Dreams revised for unchosen after NBA rough draft Early candidates often wind up at lower levels, if at all

June 23, 1996|By Jerry Bembry | Jerry Bembry,SUN STAFF

For Stephon Marbury, the question most asked these days is simply why? Why leave Georgia Tech after his freshman year? Why give up college life for the hectic pace of the NBA? Why exchange college greatness for possible struggles at the next level?

Marbury usually answers the question with a question: Why not?

"If you were to tell a college student, 'Here's $2 million to come out, or stay in school,' what would you do?" Marbury, speaking two weeks ago at the NBA pre-draft camp, asked. "If it's something you enjoy doing and you can make a lot of money, why not?"

Leaving Georgia Tech was an easy decision for Marbury. He will be among the top picks -- maybe even the No. 1 pick of the Philadelphia 76ers -- during Wednesday's draft at the Continental Airlines Arena in East Rutherford, N.J.

But for every can't-miss product like a Marbury, there's Taj McDavid (Palmetto High School) or a Chris Nurse (Delaware State): players of questionable talent who declare themselves as early entry candidates for the NBA draft.

At one time there were 42 players who had filed for early entry into the NBA draft. In the past week, several players, such as Terquin Mott of Coppin State, have reconsidered their decision and decided to return to school. But even after Monday, the deadline when players can change their minds, this year's draft will have more early entry candidates than any other.

And a lot of them are about to enter a system where there is some hope they do not succeed.

"These guys are coming out to get their first three years [maximum for rookie contracts, which are capped] out of the way, and then get their money," said Gary Fitzsimmons, player personnel director for the Cleveland Cavaliers. "Then they can -- be a free agent. That's their reasoning and rationale.

"To stop this trend, we need to have enough failures," Fitzsimmons said. "Everyone is using the Kevin Garnett situation. Nobody is trying to use the John Wallace situation."

Winners and losers

When the list of the early entry candidates for the 1995 draft was released, both Garnett and Wallace were on it. Garnett was a tall, lanky teen-ager out of Farragut Academy in Chicago; Wallace was a junior forward at Syracuse.

Even with three solid seasons at Syracuse behind him, Wallace was projected as a late first-rounder because of questions about his outside shooting and his maturity. He withdrew his name just before the draft, and is now a projected lottery pick after averaging 22.2 points per game and leading the Orangemen to the national championship game.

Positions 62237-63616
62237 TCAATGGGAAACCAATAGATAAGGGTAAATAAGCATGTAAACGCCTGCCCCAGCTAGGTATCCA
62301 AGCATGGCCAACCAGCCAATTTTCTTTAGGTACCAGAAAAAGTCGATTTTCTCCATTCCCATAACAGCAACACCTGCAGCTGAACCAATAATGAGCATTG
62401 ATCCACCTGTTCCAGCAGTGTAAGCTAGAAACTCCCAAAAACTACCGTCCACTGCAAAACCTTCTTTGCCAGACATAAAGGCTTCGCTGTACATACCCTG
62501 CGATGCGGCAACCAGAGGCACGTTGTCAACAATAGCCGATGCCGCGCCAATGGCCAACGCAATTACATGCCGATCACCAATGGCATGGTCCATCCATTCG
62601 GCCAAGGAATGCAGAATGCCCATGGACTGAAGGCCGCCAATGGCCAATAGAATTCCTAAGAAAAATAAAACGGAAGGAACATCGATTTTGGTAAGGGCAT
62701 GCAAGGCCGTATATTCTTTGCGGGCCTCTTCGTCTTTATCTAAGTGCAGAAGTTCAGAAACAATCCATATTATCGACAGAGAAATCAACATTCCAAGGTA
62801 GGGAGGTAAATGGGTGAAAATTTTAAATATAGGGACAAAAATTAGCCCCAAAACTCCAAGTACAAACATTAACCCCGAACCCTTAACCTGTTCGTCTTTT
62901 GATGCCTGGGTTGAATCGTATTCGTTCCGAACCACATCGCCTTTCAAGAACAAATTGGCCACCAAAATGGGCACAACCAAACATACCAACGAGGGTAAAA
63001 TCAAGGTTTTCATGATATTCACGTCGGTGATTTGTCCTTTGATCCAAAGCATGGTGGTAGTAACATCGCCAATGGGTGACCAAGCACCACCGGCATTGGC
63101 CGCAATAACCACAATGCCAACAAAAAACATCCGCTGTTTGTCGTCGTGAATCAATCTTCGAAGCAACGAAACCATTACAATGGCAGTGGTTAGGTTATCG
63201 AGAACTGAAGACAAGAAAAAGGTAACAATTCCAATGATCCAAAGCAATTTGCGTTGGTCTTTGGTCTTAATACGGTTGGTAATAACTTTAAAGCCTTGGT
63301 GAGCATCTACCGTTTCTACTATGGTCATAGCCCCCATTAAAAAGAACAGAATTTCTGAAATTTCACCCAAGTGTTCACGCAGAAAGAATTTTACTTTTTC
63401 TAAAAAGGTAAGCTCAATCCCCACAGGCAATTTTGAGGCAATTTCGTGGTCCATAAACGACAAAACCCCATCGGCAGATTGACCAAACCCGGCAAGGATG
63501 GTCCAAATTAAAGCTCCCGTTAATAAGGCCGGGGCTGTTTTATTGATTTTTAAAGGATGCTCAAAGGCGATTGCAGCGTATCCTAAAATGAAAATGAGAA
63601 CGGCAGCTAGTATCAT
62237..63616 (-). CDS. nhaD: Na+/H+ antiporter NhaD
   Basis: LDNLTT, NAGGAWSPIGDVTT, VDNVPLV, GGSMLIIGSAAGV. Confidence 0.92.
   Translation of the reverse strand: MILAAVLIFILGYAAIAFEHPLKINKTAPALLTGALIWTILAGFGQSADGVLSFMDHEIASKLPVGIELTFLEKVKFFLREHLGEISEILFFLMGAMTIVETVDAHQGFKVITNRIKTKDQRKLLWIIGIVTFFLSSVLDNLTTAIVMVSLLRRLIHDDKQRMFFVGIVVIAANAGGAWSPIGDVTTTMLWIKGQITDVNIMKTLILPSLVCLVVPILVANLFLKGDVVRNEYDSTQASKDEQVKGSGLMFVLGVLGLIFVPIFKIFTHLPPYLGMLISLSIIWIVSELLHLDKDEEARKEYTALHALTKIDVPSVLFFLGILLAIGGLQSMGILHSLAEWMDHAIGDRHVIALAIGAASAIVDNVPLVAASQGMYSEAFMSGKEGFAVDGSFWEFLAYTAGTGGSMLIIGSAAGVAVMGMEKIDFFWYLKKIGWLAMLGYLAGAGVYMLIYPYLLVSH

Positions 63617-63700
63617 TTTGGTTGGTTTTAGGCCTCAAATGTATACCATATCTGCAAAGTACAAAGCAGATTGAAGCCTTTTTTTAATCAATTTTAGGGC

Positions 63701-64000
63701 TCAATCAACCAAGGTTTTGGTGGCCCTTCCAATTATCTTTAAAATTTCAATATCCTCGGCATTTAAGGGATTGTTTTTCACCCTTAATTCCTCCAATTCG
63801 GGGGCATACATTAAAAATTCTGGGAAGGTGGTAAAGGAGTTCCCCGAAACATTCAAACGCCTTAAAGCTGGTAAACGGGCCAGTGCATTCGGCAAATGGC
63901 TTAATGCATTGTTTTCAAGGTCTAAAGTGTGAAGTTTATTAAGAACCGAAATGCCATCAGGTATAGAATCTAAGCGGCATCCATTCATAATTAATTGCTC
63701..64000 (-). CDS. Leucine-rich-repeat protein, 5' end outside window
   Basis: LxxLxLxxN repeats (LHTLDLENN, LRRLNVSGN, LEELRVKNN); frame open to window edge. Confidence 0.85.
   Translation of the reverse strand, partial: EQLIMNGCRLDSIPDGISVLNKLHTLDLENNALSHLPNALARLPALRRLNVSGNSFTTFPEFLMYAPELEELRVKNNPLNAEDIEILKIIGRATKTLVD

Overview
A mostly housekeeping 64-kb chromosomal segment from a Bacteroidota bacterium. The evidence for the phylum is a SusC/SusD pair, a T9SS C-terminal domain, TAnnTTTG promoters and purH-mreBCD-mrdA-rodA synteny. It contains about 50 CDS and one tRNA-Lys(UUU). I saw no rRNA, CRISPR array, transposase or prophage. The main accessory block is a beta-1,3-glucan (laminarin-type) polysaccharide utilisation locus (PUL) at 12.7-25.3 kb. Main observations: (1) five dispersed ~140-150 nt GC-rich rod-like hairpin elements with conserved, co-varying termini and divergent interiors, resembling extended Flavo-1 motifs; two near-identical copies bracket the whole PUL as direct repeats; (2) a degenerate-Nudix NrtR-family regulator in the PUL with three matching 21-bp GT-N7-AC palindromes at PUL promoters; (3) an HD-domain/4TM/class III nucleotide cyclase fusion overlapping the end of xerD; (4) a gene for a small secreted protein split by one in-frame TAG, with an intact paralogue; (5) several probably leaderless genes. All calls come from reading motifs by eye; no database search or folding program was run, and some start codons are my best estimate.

"It was my own self-evaluation," Wallace said of returning to school. "You can't go into the NBA with some of the mannerisms I had. Knowing that, I controlled [my attitude] a lot more my senior year."

But a lot of the young players use Garnett as their measuring stick. Garnett, 6 feet 11, was impressive in averaging 10.4 points while starting 43 games last season for the Timberwolves.

Many of the college players were influenced by Garnett's success. And so were high schoolers Kobe Bryant and Jermaine O'Neal, two of the nation's top prep players who have declared for the draft. Both Bryant, son of former NBA player Joe Bryant, and O'Neal should be first-round picks. O'Neal, because he is 6-11, probably will be a mid to late first-round pick by a team hoping to develop him as a center. The stock of Bryant, at one time considered to be a possible late lottery selection, appears to be falling as team officials question whether a 6-6 guard with questionable shooting skills can make the transition to the NBA right out of high school.

"I saw him in the [Pennsylvania] state finals in Hershey, then again in the McDonald's game in Pittsburgh," Golden State Warriors general manager Dave Twardzik said. "In those games, there was no one I watched and said 'Wow.' There was no one who caught my eye as ready to be a pro, no one with the necessary physical and emotional maturity."

Still Bryant, who already has a sneaker deal with adidas, knows there is enough intrigue by an NBA team to take a chance on his being another Garnett or another Shawn Kemp. Teams will take the chance, even as they express concerns about whether the players are prepared.

"These kids are losing out on some of their developmental years [in college] to come to the NBA," said John Gabriel, vice president of the Orlando Magic. "A lot of times, it's tough to devote time to developing players during the season."

Reality check

A lot of the early entry candidates already feel their game is developed and are shocked when faced with reality.

Such was the case with Scotty Thurman, who in 1994 hit a big three-point shot against Duke that helped Arkansas to the national championship. Thurman had the name recognition and came from a big program. Still, he went undrafted and wound up playing all of last season in the CBA.

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